A late goal courtesy of a Sam Mitchell 50 metre penalty has the Swans with a lead at three quarter time.  The final stanza is a nip and tuck affair with multiple lead changes.  Scores are levelled again after Hawthorn’s Young slips on a metaphoric banana peel and that man Kieren Jack pounces on more fruit for the sideboard.   A nicely weighted bouncing goal from Adam Goodes is followed by more snapshot magic from Malceski.  He’s done it again, and the Swans are out by 10 points.

The siren sounds.  We’re on our feet once more.  Hugs abound.  I look across the aisle and see Josh with his arms raised triumphantly.  I sidle across to him and we hug like there is no tomorrow.  I’m no expert when it comes to those with Down Syndrome, but his hug has no inhibitions at all; a hug of someone who is well accustomed to showing genuine affection.  I don’t know if it’s the roller-coaster of the last quarter or Josh’s uninhibited hugging that does it to me, but the emotions start to rise uncontrollably.  Surely I couldn’t cry, could I? Hoping that my slight sniffling has gone unnoticed, I’m pretty confident that the mother of all man taboos has technically not been transgressed.  I sit in the aisle and quietly take in all the emotion in the stands and out on the ground.

Back to Garry Jack’s lettuce selection, and I suggest to my wife that we could do with some cherry tomatoes – “Just starting to come good this time of year”, I drop in casually.  That manoeuvres me close to my unsuspecting lettuce man.  He is more than happy to accommodate a bit of chit-chat about the Swans.  We talk tritely of when we had arrived in Melbourne and when we flew home.  We touch on some of the anxiousness of the last quarter – more in a goal-by-goal way than anything too personal.  As the conversation draws to its natural end, almost as if rehearsed, we simultaneously go with “Goodonyamate” as a farewell.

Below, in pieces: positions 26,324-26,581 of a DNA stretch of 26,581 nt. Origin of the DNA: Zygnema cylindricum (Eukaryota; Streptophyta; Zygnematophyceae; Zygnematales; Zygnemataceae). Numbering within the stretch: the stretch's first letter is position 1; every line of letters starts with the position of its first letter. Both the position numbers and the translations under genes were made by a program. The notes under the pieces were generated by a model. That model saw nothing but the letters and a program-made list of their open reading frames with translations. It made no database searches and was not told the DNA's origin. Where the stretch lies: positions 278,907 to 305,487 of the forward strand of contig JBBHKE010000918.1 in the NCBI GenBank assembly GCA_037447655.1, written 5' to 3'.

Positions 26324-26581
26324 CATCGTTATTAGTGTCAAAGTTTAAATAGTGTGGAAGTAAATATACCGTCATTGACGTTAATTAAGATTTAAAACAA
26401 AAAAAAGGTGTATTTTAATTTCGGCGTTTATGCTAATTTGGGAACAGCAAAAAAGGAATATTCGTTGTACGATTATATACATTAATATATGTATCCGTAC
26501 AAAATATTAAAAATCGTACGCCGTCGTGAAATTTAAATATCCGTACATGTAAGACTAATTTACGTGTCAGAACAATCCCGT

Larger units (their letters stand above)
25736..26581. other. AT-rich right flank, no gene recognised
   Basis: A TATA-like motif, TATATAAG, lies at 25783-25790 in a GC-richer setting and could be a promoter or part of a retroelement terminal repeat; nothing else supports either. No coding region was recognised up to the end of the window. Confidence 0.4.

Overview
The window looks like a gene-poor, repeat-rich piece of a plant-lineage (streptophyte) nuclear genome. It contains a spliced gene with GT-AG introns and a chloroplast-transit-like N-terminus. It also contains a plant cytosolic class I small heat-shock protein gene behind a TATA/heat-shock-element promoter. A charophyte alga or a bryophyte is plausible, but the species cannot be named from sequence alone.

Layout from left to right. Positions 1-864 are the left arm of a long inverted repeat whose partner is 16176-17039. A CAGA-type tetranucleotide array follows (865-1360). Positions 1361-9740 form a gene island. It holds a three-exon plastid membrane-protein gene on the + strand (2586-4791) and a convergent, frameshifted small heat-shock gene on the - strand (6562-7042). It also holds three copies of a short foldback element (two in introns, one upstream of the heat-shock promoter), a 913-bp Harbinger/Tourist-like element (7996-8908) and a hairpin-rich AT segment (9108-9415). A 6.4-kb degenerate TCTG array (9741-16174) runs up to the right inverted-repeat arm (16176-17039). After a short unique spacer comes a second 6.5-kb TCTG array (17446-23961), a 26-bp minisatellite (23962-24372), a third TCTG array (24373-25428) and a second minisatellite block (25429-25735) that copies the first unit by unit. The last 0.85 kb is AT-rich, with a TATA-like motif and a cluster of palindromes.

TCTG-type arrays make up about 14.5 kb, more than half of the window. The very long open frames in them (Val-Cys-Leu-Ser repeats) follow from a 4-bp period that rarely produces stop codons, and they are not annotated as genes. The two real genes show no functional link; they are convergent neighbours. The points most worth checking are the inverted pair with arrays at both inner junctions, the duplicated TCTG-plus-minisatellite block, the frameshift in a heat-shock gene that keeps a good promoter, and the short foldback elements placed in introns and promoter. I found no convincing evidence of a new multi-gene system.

As he wanders off I am reassured that normality has been restored.  As before Grand Final Day, all man-hugs are officially off the agenda …… unless of course there’s another Swans Premiership around the corner.  And then I’ll be looking out for Josh to hug me like the world is ending.















About Arma

Much-maligned footy banterer


  1. Billy McLean says

    Great read. As a fellow swans fan, it really captures the emotion of the day. Hugs alround!

  2. What a wonderfully written article about the way our game Aussie Rules, brings mateship and comeraderie to us, often in the most unexpected way.
    From 2 supporters, complete strangers, brought together by a knowing glance, a wry smile, and the knowledge that the red and white colours that they are both wearing, means that they are from the same tribe.
    And what is it, that makes a grown man want to hug the father of one of the tribes gladiators, in the iceberg lettuce isle no less.
    David, you have captured the essence of OUR game brilliantly.

  3. Tony Whitfort says

    Touching story Dave. Well done.

  4. Basso Divor says

    No shame there…